Pursuing Opportunity, Goldman Sachs Establishes Boston and Chicago Offices

ThemeS: Culture | Globalization

Goldman Sachs opens offices in Boston and Chicago in 1900, thus becoming a national company. 

At the turn of the twentieth century, a steady stream of immigrants and expanding railroads had transformed Boston, Massachusetts into a thriving industrial city. Wealthy Bostonians were investing in mines, railroads, and industries in the American West. Chicago, Illinois was also booming; in 1900 it was the second-largest city in the United States. Bustling with industry and the construction of skyscrapers, the city had consolidated its position as the financial capital and railroad hub of the agro-industrial Midwest.

State Street, Boston

At the time, the city of Boston was completing a transformation from a largely shipping and trade-oriented city to a manufacturing center, thanks in large part to waves of hard-working Irish immigrants, who continued to cross the Atlantic and settle there. Its earlier days as New England’s premier shipping hub had made Boston a nucleus of significant wealth. Now, flush Bostonians looked to invest in industry and in the country’s growing railroad system.

As the American economy expanded westward, new financial innovations emerged to meet the practical realities of a more spread-out populace. For example, in the mid-1800s, financial derivatives such as forward and futures contracts came into existence as a way for Midwestern farmers to lock in prices on crops they stored in Chicago while waiting to transport them east or west via railroads and waterways. In 1900, the Chicago Butter and Egg Board was established as a clearinghouse for contracts related to these two products. In 1919, the Board would expand to include contracts on other commodities and be renamed the Chicago Mercantile Exchange (CME), which is still in existence today.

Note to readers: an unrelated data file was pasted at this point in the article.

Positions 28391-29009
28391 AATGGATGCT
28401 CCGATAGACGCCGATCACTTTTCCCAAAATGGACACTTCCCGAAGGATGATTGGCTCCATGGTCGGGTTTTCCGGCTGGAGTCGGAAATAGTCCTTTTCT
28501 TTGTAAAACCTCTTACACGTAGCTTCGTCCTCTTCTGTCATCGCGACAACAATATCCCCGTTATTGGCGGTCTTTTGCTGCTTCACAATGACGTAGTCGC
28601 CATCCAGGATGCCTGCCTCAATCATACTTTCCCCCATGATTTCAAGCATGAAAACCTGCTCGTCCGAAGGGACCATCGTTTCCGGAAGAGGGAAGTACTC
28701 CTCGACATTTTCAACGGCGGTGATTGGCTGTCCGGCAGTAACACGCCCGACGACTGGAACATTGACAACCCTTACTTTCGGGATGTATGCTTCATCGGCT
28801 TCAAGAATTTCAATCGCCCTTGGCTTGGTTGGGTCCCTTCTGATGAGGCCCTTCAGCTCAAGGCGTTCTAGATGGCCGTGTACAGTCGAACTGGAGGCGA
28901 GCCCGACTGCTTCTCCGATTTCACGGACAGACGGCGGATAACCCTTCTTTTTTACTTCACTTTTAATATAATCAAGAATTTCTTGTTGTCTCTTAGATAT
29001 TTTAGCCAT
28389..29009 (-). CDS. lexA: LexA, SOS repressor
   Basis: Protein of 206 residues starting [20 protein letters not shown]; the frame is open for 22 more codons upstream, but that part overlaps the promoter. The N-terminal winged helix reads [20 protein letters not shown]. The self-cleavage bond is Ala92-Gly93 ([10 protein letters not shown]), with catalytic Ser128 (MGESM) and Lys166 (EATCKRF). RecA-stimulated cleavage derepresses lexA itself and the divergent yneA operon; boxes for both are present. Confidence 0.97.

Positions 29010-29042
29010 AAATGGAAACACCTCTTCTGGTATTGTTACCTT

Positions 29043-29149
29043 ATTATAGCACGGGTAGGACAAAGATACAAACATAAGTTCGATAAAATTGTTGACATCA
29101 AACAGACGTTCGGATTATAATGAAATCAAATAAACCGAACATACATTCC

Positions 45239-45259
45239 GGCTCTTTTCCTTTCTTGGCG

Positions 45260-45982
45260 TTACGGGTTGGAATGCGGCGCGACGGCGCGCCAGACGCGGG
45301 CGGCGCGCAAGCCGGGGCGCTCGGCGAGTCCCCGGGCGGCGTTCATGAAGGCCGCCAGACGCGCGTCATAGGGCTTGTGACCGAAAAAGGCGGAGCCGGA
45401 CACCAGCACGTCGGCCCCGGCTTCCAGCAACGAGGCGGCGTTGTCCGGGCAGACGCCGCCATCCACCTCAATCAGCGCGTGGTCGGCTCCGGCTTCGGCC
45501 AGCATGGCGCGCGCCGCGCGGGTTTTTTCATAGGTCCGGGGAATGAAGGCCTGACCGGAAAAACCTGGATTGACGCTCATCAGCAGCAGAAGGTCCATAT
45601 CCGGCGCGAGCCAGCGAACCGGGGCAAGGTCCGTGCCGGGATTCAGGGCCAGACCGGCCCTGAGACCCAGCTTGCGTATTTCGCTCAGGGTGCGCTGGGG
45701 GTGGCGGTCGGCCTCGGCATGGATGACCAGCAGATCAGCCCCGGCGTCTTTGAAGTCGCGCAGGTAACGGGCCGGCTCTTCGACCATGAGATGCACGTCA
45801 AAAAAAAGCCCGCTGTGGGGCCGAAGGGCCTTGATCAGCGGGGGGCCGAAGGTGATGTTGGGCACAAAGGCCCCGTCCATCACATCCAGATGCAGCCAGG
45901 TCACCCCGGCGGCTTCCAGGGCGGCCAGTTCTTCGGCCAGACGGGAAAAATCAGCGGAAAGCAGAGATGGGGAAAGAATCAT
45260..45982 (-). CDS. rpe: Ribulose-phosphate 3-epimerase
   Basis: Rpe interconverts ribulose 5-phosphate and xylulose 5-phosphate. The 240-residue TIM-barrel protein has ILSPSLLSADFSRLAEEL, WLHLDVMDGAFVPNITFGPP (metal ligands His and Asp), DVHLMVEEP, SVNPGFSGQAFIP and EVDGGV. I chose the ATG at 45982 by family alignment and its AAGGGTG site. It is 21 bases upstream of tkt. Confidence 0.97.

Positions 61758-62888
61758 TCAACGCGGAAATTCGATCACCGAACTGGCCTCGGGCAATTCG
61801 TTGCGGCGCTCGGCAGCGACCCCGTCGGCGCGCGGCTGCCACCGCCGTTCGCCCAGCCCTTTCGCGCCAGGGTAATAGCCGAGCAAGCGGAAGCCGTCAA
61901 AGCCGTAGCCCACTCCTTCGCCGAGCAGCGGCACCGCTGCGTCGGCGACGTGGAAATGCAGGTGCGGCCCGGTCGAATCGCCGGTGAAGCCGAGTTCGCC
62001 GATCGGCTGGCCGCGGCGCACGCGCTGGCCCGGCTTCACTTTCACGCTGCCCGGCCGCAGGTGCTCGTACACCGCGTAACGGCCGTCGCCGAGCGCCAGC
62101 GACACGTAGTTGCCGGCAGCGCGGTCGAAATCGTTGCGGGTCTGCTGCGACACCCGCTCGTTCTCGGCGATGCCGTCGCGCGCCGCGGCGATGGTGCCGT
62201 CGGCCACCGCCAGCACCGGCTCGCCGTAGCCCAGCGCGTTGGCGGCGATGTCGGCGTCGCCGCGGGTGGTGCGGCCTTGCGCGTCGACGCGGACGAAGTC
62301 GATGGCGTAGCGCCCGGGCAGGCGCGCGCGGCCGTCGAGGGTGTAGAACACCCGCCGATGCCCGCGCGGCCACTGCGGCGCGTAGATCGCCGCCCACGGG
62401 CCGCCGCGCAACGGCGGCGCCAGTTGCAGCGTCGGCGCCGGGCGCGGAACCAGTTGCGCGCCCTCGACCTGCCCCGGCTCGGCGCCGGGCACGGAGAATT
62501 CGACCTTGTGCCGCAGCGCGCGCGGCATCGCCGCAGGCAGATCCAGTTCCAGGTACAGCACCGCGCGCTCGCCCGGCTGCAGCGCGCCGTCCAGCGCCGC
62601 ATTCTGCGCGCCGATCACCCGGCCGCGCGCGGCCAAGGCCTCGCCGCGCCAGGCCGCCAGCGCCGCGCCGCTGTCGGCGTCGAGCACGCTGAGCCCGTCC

Chicago office, Home Insurance Building

In 1900, Goldman Sachs established offices in these two regional financial centers, officially making the New York-headquartered firm a national company. The offices, at 60 State Street in Boston and 205 La Salle in Chicago, provided the firm with an on-the-ground presence in two important and growing markets in which Goldman Sachs saw opportunities to put its innovative financing expertise to work to meet growing needs.

With the establishment of its Boston and Chicago offices, Goldman Sachs was on its way to becoming a recognized leader in the banking industry on a national scale.